Wednesday, December 5, 2012
A hint lies in an enigmatic prologue that precedes the two stories. A melancholic colonialist stands about idly with sad eyes as African servants labor around him. A Murnau-esque smooth track over hilly terrain speaks to the man’s detached boredom as a narrator (Gomes himself) talks of a lost love that tugs at his heart. The segment ends with the colonialist transformed into an equally sad crocodile, a strange image that will return in the film’s second half.
First, though, Gomes moves to present-day Lisbon, where a Catholic social activist, Pilar (Teresa Madruga), attends to a dementia-stricken woman named Aurora (Laura Soveral). Soveral plays the old woman like a mad specter of old wealth, clad in oversized, designer sunglasses and an ostentatious fur coat. Underneath her amusing caricature, however, are darker impulses, including a gambling addiction that has left her penniless and the racism that manifests itself openly and, in a dream about “talking monkeys,” obliquely. Gomes hones in on Aurora’s rapport with her Cape-Verdean maid Santa (Isabel Cardoso, who quietly seethes with terrifying intensity), using the old lady’s frustrations at her daughter abandoning her and leaving a stranger in her stead to bring out her bigotry. In one moment, Gomes even makes ironic commentary on Aurora’s privileged racism, plunging Santa into shadow to make her even darker as Aurora flips out on her in a two-shot and makes open reference to her maid’s race. Then the director cuts to follow Aurora as she exasperatedly walks out of frame, trapping her in a white sunbeam that subverts the stereotypical moral split of black and white by illuminating what a disgusting person she is.
But she is not the only target of criticism communicated through Rui Poças’ immaculate cinematgoraphy. The first half floats in soft focus, an obvious signifier of the characters’ isolation but meaningful in how broadly the focal lengths are used. Gomes does not simply film Aurora in shallow focus but Pilar as well, cutting the well-meaning righteousness from under her protests and prayers. An early shot in what appears to be one of those restaurants that revolves around a skyline makes for a surreal swirl of blurred, shifting blotches behind the medium-close-up of Aurora as she describes the aforementioned monkey dream, but reverse shots of Pilar only mildly dampen the effect of the background, trapping her in the same headspace. Later, Gomes plays a mild joke on the convictions of Pilar’s activism, framing a close-up on her laptop as she closes out browser tabs before going to sleep. With every click, an article with a provocative political headline on poverty or war is replaced by another. The last tab, though, is a game of solitaire, a reminder that a liberal activist in the West still has comforts and distractions from the Fight.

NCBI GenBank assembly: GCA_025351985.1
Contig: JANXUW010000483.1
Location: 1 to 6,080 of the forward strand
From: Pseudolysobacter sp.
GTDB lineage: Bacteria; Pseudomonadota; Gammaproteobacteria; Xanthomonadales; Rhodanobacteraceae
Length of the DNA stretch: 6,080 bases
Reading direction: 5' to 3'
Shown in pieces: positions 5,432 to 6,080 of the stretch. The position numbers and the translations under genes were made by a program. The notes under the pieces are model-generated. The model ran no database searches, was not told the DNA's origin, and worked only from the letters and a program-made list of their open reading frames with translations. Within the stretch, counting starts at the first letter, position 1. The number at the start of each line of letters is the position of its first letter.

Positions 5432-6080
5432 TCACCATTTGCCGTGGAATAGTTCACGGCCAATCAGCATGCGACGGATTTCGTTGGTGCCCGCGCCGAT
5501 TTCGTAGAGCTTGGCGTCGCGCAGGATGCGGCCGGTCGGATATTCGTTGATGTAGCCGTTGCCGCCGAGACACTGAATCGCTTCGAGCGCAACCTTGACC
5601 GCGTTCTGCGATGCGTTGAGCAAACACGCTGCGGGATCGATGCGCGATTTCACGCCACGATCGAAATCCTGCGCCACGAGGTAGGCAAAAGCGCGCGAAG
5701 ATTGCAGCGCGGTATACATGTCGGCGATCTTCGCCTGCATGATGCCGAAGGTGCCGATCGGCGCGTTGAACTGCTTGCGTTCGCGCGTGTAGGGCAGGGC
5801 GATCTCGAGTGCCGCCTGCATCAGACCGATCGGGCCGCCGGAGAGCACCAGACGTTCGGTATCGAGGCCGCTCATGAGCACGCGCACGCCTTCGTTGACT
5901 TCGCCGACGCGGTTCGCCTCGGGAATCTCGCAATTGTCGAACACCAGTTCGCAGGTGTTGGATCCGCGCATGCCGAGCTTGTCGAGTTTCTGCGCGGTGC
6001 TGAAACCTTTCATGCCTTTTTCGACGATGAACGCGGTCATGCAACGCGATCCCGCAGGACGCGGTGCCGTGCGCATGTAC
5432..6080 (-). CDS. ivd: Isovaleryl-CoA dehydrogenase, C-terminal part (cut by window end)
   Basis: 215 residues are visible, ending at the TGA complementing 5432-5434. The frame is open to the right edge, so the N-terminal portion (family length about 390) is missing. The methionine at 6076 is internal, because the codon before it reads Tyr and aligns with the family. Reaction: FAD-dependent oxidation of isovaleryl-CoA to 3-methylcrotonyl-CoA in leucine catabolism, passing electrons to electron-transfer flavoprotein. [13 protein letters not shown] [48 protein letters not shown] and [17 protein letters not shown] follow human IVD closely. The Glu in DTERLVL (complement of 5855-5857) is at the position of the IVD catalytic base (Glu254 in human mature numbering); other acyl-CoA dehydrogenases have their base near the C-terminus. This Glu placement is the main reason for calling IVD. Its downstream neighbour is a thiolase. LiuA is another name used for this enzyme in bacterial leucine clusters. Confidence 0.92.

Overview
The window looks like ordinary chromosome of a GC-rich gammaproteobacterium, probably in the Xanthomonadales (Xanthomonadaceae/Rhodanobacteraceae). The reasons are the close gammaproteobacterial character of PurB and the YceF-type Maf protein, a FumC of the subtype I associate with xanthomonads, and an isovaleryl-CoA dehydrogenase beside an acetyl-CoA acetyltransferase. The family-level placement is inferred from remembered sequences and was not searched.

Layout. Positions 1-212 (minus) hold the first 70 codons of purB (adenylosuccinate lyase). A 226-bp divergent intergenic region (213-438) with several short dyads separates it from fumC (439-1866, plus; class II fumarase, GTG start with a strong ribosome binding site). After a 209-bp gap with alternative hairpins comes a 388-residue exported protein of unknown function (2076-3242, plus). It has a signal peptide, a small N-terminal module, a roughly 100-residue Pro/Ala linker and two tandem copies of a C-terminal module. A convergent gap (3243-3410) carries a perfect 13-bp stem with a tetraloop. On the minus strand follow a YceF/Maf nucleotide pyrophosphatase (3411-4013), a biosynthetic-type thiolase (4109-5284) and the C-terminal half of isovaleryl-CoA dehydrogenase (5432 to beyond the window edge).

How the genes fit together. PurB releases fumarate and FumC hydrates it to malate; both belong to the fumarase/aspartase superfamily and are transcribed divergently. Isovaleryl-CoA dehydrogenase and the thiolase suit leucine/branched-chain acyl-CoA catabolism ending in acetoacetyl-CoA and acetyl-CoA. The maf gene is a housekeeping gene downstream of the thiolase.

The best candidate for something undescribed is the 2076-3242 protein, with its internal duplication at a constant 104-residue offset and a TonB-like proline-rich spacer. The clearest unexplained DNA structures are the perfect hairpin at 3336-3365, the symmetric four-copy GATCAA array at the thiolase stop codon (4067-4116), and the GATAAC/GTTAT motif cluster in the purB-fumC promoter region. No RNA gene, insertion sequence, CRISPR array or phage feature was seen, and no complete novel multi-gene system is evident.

Those who do not have that luxury can be seen after Aurora passes and an old lover, Ventura (Henrique Espírito Santo), returns to relate the story of how he and the departed met. Ventura sits with Pilar and Santa in a restaurant decked out in jungle décor, and as he starts his story, the film suddenly jumps across time, space, and film stock to settle back in Africa in 16mm as the young Aurora (Ana Moreira) settles in with her husband (Ivo Muller), only for Ventura (Carloto Cotta) to appear and cause havoc.
The second half represents a slyly comic high in anti-colonial critique. Silent but for Santo’s narration and some diegetic noise (added in such a way as to seem non-diegetic), this portion of the film, titled “Paradise” to complement the first half’s “Paradise Lost,” traces the Western, modernist ennui of the first half to the imperial superiority and colonial wistfulness that informs it. Containing echoes of details scattered throughout the first half, this section is as much a stylized version of Aurora’s backstory as a straightforward piece of context. Gomes even shoots the young lovers’ interactions like a classical silent movie, with faces you can read at 100 paces (especially now that the focus depth increases), wild gestures and melodramatic action.
Less stylized are the shots of the Africans around the white colonials, tending fields or even sharing the frame with the whites and contrasting their stoic, impassive faces with the flourishes of the love triangle. A revolt simmers among them for most of the film, fed by outrage at the ridiculous and destructive solipsism of the romantic drama around them and the climactic act of the triangle acts as the final straw for those who cannot bear to let themselves be ruled by such people any longer as Aurora retreats back to Portugal to eventually pour all of her racial obliviousness out onto one poor woman. Tabu ends in the past, but it offers a radical recontextualization of the present, one that provides understanding for its addled petit-bourgeois elder and complicated new levels of withering criticism of her, and the mood of nationalist regret expressed through her.